And so to business. As even the Chinese newsagency Xinhua noted, North Korea did not say where exactly the big Party meeting was held. It had two functions: primarily of course to enshrine Kim Jong-eun’s succession, but also to put the WPK’s top organs on a more regular footing. For the first time in years full lists were published of the Central Committee and the Politburo, including brief biographies of the latter. Glasnost this is not, but a step forward.

Playing soldiers
As widely predicted, for the first time Kim Jong-eun’s name and image have now appeared in public. This was done in a low-key way: from all appearances, he was hardly the star of the show. But he has gained three formal positions. First, on the eve of the meeting he was one of six persons named as four-star generals. Like him, three of these have no known military experience, including his aunt Kim Kyong-hui, a light industry expert. She also becomes a full Politburo member, as well as the Korean People’s Army (KPA)’s sole female “general.”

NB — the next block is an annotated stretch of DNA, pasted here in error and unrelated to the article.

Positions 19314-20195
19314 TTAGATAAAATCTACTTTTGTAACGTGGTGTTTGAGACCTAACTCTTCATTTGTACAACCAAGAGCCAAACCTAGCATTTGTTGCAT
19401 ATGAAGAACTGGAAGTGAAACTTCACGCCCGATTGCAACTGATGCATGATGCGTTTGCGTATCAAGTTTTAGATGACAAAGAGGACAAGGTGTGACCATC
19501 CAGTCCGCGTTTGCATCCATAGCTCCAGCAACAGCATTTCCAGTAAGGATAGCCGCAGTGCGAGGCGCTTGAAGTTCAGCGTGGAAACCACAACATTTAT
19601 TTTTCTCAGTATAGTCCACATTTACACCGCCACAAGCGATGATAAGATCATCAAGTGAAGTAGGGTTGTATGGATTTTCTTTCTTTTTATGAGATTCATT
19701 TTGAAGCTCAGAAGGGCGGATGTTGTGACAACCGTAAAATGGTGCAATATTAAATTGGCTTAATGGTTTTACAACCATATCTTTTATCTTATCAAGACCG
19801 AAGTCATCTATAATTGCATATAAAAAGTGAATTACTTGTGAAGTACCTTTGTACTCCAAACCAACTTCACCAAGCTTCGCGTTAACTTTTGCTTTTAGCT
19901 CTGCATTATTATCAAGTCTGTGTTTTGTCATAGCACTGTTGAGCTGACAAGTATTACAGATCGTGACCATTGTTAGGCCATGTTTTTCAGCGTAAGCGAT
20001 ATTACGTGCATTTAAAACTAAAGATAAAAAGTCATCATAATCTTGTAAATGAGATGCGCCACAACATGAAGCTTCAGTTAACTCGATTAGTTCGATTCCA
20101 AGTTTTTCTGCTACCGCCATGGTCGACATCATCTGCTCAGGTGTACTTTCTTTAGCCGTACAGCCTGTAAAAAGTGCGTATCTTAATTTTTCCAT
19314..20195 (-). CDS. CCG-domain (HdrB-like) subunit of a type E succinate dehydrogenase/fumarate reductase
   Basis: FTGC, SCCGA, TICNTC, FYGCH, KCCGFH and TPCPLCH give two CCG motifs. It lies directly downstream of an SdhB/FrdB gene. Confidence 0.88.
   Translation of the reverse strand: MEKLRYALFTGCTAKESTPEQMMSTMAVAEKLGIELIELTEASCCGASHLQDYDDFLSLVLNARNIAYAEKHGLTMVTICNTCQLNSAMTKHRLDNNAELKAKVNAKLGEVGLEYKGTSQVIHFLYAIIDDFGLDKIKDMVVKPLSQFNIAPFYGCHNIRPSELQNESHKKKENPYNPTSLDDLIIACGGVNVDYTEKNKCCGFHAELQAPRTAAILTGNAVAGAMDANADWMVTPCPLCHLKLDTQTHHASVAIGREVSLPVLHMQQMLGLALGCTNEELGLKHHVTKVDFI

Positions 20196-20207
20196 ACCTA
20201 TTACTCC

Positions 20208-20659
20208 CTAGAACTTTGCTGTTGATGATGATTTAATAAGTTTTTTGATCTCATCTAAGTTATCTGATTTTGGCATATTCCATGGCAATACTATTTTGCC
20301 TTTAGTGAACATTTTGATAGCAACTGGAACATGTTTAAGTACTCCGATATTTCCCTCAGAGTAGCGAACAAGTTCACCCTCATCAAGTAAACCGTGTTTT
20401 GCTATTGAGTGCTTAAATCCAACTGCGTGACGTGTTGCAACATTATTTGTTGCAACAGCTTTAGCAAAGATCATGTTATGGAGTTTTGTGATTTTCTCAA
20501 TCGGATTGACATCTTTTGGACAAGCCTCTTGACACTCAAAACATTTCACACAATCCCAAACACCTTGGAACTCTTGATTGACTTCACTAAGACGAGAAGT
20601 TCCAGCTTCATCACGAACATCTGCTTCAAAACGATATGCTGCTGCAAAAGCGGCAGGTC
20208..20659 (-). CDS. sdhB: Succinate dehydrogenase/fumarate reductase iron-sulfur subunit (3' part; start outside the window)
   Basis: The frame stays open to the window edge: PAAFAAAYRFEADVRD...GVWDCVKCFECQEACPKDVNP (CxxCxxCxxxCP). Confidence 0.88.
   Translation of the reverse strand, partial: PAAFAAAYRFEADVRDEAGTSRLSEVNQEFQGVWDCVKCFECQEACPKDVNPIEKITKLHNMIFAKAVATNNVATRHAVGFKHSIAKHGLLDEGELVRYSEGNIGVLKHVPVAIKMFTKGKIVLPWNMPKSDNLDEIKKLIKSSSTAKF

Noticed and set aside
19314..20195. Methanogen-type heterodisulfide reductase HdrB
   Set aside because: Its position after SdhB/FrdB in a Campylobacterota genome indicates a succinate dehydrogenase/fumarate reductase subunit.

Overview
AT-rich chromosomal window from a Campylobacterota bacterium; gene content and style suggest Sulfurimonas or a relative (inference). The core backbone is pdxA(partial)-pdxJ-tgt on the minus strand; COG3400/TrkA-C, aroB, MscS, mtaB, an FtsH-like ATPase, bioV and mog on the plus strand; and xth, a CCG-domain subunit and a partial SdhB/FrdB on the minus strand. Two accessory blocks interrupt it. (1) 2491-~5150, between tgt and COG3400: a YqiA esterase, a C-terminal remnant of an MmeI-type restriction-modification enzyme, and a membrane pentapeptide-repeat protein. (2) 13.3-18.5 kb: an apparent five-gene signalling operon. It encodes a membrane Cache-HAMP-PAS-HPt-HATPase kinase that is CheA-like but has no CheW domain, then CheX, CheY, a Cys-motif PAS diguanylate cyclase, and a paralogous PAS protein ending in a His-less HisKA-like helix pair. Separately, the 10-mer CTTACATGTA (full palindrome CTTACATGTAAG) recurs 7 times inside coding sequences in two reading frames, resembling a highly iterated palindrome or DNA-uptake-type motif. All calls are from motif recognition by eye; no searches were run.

One can only wonder what real soldiers make of this. The fact that a Party meeting must dish out military ranks to establish credibility, shows where the real clout lies these days. Yet such ludicrous appointments might equally be taken as insulting. What soldierly respect could a genuine 3-star KPA general really feel for Kim Jong-eun or Kim Kyong-hui? – let alone other new generals such as Kim Jong-il’s long-time crony the twice-disgraced Choe Ryong-hae, of whom ribald tales are told; see Bradley Martin’s recent article in Asia Times Online.

A day after being promoted general, Kim Jong-eun gained two further posts. He was listed among over 100 members of the new WPK Central Committee. More importantly, he was named as joint vice-chairman of the party’s Central Military Commission. The CMC is the most powerful body in Pyongyang. It shadows and directs the National Defence Commission (NDC): itself the highest executive organ of state, outranking the civilian cabinet.

Pictured at last